Christmas family conflict

Family|December 15th 2017

As a legal practitioner here at Stowe Family Law LLP, specialising particularly in private cases involving children, I am always conscious at this time of the year that the Christmas period can be very difficult for some families: particularly if they are separated and the parents can’t agree on arrangements for their children over the festive season.

Christmas is traditionally a time for families so it’s only natural for parents to want to spend time with their children and enjoy and celebrate the festivities with them.  However, for those families in which the parents have separated, resolving disputes over the time each parent gets to spend with the children can be very difficult.

It is an incredibly busy time of year, with all the festive preparations to contend with and of course the inevitable Christmas shows, nativity plays and parties.

There is a great deal to be said for planning well ahead and trying to reach an agreement with the other parent about arrangements over the Christmas period.  The earlier this can be done the better given the demands on everyone’s time during these very busy few weeks.

If it becomes clear that an agreement cannot be reached then early action should ensure there is enough time to try and resolve the problems you’re facing by discussion, negotiations, mediation, family counselling or as a last resort an application to court for a child arrangements order under the Children Act 1989.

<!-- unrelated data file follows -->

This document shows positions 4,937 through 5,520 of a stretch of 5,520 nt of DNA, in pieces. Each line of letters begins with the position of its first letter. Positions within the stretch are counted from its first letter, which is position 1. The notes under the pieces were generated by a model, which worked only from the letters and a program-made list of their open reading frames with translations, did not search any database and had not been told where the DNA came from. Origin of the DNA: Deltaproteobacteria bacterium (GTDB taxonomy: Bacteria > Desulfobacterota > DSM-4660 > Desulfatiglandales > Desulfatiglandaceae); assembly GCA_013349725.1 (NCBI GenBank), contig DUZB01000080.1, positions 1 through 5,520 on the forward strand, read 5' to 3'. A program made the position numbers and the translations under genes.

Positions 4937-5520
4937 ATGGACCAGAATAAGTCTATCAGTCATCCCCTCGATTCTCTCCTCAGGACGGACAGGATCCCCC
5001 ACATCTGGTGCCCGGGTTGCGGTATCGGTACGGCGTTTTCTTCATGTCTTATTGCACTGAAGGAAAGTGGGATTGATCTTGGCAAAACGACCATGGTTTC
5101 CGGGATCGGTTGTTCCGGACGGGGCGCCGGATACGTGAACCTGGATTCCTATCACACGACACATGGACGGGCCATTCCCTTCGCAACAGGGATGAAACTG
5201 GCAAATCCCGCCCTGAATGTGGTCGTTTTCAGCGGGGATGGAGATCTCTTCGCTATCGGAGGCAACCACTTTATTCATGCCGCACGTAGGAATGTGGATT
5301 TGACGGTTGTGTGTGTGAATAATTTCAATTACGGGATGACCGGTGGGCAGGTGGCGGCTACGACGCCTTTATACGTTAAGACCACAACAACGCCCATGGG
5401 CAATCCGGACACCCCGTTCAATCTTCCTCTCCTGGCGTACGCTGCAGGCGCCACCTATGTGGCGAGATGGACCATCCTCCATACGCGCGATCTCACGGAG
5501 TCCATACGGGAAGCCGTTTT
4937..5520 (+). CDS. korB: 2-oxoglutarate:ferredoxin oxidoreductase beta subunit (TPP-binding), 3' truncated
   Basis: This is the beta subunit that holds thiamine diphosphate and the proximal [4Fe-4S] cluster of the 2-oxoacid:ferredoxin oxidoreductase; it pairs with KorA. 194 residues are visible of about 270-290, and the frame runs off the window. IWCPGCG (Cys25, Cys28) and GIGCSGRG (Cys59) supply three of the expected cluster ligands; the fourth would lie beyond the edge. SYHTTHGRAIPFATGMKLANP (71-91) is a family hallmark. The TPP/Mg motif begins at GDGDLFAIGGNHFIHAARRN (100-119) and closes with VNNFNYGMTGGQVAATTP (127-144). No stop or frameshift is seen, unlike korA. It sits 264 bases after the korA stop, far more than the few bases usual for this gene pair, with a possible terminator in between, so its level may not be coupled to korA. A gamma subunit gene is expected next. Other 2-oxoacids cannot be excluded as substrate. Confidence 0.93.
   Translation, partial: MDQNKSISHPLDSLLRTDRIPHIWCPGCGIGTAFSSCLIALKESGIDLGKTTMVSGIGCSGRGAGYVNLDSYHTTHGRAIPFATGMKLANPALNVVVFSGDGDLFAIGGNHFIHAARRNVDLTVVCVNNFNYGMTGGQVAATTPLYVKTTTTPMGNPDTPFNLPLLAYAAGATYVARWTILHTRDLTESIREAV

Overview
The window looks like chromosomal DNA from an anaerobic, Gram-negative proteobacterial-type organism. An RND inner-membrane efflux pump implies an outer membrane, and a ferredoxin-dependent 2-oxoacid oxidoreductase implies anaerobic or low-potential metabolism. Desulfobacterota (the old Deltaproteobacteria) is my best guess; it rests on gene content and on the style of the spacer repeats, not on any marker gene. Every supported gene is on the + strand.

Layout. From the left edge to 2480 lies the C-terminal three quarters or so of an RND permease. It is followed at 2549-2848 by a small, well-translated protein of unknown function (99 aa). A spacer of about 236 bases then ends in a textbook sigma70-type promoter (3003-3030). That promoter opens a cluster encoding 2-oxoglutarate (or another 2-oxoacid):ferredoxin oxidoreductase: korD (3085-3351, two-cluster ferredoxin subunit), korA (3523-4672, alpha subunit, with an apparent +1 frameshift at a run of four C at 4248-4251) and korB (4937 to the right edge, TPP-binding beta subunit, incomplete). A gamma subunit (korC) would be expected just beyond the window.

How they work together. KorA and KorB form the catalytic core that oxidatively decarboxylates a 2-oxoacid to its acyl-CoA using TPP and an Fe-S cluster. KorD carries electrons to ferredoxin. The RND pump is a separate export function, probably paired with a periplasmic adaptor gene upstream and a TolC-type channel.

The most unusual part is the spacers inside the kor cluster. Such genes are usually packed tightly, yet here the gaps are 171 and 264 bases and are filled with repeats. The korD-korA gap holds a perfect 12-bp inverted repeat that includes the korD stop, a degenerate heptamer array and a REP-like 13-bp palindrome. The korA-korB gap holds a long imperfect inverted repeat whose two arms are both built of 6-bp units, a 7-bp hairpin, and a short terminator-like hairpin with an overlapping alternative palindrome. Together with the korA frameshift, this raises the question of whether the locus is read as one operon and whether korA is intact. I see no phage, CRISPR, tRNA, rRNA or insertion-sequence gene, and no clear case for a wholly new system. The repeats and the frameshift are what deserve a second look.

In many cases when child arrangements break down at the last minute just before Christmas, there just isn’t enough time left for a referral to mediation or counselling with any hope of a satisfactory solution being found before the big day. There may not even be enough time for the courts to hear the matter, no matter how keen the parents may be.

If proceedings are necessary then do remember that the Courts are always very busy and are even more so during the Christmas period. Then there is the Christmas break itself to take into consideration. So the earlier the application to court can be made the better and the more chance there will be of securing a hearing date prior to the Christmas holidays.

Thinking ahead and seeking advice early on will increase your chances of sorting things out and reaching an agreement before Christmas Day, with all its expectations, arrives. If you manage to do so, you’ll have a far more enjoyable time on the 25th.


Mark Christie is the head of Stowe Family Law’s dedicated Children’s Department. Mark has specialised in family law for more than 35 years and provides clients with a wealth of practical experience.

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  1. Dr. Manhattan. says:

    what about referral to mediation or counselling for parents who have been cut off by a Foster carer or special guardian who claims the children dont want to go to contact ?

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